I'm not saying it's my natural tendency, but becoming more like the God of mercy and love seems more likely than attaining a flawless life.


Friday, February 22, 2013

Never Fails

Love knows no limit to its endurance, no end to its trust, no fading of its hope; it can outlast anything. It is, in fact, the one thing that still stands when all else has fallen.
(1 Corinthians 13:7-8 J.B. Phillips)


Thursday, February 21, 2013

Offer: To Make Available

Love has good manners and does not pursue selfish advantage. It is not touchy. It does not keep account of evil or gloat over the wickedness of other people. On the contrary, it is glad with all good men
when truth prevails.
(1 Corinthians 13:5-6 J.B. Phillips)
Offering some prayers of devotion to our Beloved Savior:
You Offer Me Life
You offer me patience, when I am edgy.
You offer me kindness, when I am cantankerous.
You offer me mercy, when I am rude.
You offer me modesty, when I am smug.
You offer me a way out, when I am selfish.
You offer me repentance, when I am resentful.
You offer me a change of heart, when I’m irritable.
You offer me an eraser, when I tally up wrong.
You offer me a song, when I want to pout.
You offer me love, when I want to hide.
Snow Day Predicted
I love you, O my God . . .
You are my snow day, my warmth.
You fill me with expectation
as I wait for the promised snow
that will stop the city for a day,
then melt away.
For this moment let me watch and pray,
as the snowflakes float to the earth; covering,
echoing birth,
muffling death's dirge.

Wednesday, February 20, 2013

Repent and Believe the Gospel Again

This love of which I speak is slow to lose patience—it looks for a way of being constructive. It is not possessive: it is neither anxious to impress nor does it cherish inflated ideas of its own importance.
(1 Corinthians 13:4 J.B. Phillips)
Shake off your routines like bedcovers
Plant your feet on the ground
for the journey

Clear your eyes of sleep
Take in the sight of a new day
for loving your God

(Rachel G. Hackenberg)


I like my routines.  I get up every morning.  I brew a cup of coffee to sip and warm my hands, while I read my devotions. Then I find my pen and write in my journal.

In my journal, I start out with recording the day, the date, the time and the place.  I make some observation about how I feel or record something from the day before that stood out as important.  

And for Lent, I am writing love letters to God, which as I’ve said isn’t as easy as it sounds.

Last week as Lent began I received the ashes on my forehead. The words spoken that day jolted me.


And this week, the words, "Repent and believe the gospel," continue to confront me.


I was expecting “ashes to ashes, dust to dust” and instead I was startled by the word, “Repent!” 

And the charge to “Believe the gospel,” initiated a spiritual crisis. Do I really believe the gospel? What does it mean to believe the gospel? Or more accurately, what would my life look like if I took God at His word that I am redeemed and forgiven?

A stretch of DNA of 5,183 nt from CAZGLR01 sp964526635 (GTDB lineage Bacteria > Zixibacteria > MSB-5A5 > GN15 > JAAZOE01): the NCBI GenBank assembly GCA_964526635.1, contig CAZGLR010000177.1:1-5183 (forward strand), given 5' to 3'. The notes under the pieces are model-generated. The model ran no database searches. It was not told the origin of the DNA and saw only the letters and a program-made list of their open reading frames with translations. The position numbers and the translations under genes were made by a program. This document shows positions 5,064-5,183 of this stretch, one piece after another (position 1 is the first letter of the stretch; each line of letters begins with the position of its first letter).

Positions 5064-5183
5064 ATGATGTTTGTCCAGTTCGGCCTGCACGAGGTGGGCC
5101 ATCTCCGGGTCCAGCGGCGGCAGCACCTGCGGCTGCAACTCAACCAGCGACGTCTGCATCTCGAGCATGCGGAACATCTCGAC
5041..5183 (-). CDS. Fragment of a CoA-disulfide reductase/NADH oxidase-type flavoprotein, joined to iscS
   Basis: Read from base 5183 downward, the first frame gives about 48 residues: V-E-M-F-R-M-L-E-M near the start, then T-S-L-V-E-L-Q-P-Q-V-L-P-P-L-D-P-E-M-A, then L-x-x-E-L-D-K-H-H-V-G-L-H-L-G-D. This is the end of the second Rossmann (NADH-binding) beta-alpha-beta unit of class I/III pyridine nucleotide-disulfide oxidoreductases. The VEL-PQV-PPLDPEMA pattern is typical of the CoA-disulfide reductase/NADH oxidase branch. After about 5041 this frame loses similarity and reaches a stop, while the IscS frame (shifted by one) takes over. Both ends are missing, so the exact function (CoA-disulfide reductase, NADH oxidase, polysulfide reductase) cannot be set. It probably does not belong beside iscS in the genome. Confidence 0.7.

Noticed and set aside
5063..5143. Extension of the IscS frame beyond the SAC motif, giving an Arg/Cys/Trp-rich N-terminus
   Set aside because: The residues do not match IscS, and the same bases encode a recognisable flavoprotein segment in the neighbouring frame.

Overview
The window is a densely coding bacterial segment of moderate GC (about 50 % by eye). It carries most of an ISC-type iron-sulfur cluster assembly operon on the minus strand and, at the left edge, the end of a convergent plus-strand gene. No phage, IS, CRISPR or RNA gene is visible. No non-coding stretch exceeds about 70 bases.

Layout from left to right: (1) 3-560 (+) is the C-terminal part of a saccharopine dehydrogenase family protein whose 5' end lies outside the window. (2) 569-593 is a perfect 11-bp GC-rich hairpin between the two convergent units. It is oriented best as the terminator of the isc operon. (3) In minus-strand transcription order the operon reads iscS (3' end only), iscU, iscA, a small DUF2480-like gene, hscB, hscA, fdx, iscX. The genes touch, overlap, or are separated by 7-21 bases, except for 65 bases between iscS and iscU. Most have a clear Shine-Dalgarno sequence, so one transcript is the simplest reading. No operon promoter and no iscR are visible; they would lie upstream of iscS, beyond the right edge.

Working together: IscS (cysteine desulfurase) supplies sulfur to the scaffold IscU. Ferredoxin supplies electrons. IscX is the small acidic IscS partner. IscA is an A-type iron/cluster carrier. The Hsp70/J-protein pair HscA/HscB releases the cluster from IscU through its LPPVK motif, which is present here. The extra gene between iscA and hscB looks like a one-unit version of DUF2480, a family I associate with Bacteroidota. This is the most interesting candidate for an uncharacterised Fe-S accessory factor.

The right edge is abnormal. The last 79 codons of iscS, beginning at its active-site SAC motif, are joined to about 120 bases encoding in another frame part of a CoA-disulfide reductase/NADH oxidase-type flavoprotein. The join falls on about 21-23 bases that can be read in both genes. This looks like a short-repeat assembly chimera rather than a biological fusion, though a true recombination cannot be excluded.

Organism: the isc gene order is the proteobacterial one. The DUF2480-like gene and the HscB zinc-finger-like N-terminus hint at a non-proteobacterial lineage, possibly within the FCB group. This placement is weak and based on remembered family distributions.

Maybe I wouldn’t reach for the TV remote as often. Maybe I wouldn’t doubt God’s love. Maybe I would be more gracious towards those who disappoint me. Maybe I could stop being so angry. (I made the rash decision to give up anger for Lent. It's not going so well. I need to get rid of it, but that's my dilemma, I tend to hoard anger.)
Maybe, just, maybe I would get out of bed and greet each new day with joy because Jesus lives and loves!
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Tuesday, February 19, 2013

Follow: To Engage in A Way of Life

Now it happened as they journeyed on the road, that someone said to Him,
“Lord, I will follow You wherever You go.”
(Luke 9:57 NKJV)
One of my Scripture readings for today included Luke 9:57-62. In response, I wrote a paraphrased dialogue that I imagined between Jesus and myself.
Me: I will go wherever You go.
Jesus: I am going, but I'm not staying. I will always be on the go. I have no roots.
Me: I  really want to follow you, but . . .I don't want to miss out on anything this world offers. I'm pretty rooted to this existence. What if someone I love dies and I'm not there to say good-bye or to give them a proper burial. Aren't these rituals important?
Jesus: My ways are not like yours. You don't get it. Everyone dies. I'm interested in the living. Life has its roots in eternity. Be concerned with eternal life and living. That's why I say, "Go and proclaim the kingdom of God," my kingdom is about living.
Me: Ok, I guess I can let the dead bury the dead, but what about my loved ones. The ones I live with, wouldn't it be nice for me to say farewell, let them know I'll be gone. That I'm picking up my roots and moving on.
Jesus: You don't understand. I'm not asking you to plow under your roots. I'm just saying your focus is on temporal things. One who plows looks forward, making sure the rows are straight. Looking back doesn't accomplish my purposes. If you look back, you can't really follow me. I'm moving ahead. I not concerned about establishing roots. I am the Root; everything grows and flourishes because of Me. Attach yourself to Me, and live. Then the kingdom of God will be your way of life.

Monday, February 18, 2013

Love Letters

But I trust in your unfailing love.
I will rejoice because you have rescued me.
I will sing to the LORD
because he has been so good to me.

(Psalm 13:5-6 NLT)

I thought writing love letters to God would be easy. The frustration occurs when I attempt to write lovely letters, rather than true expressions of my heart, like Lynn D. Morrissey encourages in Love Letters to God: Deeper Intimacy Through Written Prayer: